Brussels to ban L1 and L2-classed scooters in 2028 to pave for EVs
Following the footsteps of many other European cities on the path to achieve zero emissions, Belgium’s capital city Brussels has announced plans to put a ban on fossil fuel-powered scooters in 2028.
Brussels Environment, a governmental agency in Belgium, recently tabled its new roadmap for its Low Emissions Zone, declaring that that L1 and L2-classed conventional internal combustion engine (ICE) mopeds and scooters will be banned in the capital city in 2028.
Back in 2019, Brussels Environment had commissioned a study to help it determine where it should issue a complete ban on conventional fossil fuel powered two-wheelers like motorcycles within the capital region. Thus, many were expecting the capital city authorities to announce something like that sooner than later.
Prior to the tabling of the roadmap for the Low Emissions Zone, the Belgian capital city was lagging far behind many other European cities that have either already implemented various Low Emissions Zone strategies or scheduled to implement in the near future.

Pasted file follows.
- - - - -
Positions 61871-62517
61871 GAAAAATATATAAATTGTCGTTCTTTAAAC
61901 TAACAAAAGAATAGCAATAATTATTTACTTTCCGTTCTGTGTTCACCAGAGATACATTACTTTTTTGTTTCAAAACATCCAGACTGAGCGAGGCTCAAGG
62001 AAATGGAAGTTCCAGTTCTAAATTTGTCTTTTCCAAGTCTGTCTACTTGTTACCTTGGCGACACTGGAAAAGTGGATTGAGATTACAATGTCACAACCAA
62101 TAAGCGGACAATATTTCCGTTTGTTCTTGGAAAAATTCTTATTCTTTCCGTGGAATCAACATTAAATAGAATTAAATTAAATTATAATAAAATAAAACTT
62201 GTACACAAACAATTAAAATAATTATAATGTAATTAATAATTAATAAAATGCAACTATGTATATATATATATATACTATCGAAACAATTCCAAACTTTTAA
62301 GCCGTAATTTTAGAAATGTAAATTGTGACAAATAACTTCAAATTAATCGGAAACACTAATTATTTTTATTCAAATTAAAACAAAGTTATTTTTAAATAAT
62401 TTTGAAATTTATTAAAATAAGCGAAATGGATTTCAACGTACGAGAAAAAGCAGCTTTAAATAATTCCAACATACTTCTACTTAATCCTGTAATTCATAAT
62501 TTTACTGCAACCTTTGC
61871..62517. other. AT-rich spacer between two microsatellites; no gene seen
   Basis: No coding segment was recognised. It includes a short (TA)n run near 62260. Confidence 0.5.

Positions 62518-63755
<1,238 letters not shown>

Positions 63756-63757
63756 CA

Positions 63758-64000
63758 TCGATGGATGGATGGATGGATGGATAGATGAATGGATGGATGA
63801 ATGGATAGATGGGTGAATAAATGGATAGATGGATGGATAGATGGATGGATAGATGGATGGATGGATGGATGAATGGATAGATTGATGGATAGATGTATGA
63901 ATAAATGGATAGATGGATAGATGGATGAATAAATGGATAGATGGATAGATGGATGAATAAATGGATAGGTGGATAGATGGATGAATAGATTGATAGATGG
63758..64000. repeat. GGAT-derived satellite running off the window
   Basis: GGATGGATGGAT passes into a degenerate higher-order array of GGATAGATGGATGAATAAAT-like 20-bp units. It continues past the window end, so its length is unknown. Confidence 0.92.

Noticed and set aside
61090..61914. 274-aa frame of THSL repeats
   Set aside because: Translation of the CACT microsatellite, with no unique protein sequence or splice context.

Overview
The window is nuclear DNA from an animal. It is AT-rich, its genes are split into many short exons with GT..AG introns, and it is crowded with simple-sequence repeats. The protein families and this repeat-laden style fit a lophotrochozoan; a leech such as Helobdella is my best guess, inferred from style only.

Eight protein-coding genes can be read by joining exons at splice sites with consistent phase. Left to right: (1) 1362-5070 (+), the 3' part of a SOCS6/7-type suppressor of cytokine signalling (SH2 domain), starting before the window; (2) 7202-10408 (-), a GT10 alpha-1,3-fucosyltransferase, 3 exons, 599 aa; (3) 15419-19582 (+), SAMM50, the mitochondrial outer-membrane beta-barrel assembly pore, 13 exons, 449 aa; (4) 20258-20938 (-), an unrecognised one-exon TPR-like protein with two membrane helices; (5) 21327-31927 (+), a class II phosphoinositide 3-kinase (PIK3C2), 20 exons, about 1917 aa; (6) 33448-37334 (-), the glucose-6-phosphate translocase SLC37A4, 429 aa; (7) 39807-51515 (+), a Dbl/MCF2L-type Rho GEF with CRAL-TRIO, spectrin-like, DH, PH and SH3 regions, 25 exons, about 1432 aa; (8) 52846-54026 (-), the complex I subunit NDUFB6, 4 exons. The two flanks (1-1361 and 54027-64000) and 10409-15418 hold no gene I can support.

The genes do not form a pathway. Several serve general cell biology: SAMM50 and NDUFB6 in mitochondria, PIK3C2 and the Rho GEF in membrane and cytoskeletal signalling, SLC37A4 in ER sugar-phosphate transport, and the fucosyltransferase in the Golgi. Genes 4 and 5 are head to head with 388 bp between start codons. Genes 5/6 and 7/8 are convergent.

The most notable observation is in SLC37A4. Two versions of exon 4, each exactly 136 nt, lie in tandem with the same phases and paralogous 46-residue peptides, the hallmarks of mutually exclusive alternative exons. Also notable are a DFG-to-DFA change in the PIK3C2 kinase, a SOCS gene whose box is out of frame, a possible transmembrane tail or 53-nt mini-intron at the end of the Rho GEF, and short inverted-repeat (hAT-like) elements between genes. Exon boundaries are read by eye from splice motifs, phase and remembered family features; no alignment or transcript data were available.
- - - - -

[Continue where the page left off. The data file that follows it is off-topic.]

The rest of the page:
Several government agencies have already started adding electric vehicles (EVs) to their respective fleets of vehicles. For instance, the Brussels Police recently took delivery of a new fleet of NIU electric scooters for conducting patrol duties without pumping carbon into the air.
Brussels’ plans to allow only electric two-wheelers to run on its public roads after 2028 marks the earliest outright ban of any ICE vehicle in the region.
The capital city’s new roadmap for the Low Emissions Zone also provides timelines for other ICE vehicles, with clear distinctions drawn between diesel, gasoline and hybrid vehicles. It is interesting to note here that diesel-powered two-wheelers have already been fully banned in the capital city.
In a bid to accelerate the shift from ICEs to EVs, Belgian authorities are planning to install 22,000 public charging stations by 2035. Almost all passenger vehicles, with the sole exception of commercial buses and other heavy-duty means of transportation will be shifted to electric versions by that deadline.
However, no ban will be imposed on any two-wheelers that will meet L3 through L7 license requirements. Under current guidance, such two-wheelers will continue to run on public roads in the city capital city until 2035. However, it is just guidance. Thus, plans could be changed in the coming years if the capital city decides to accelerate its shift from ICEs to EVs.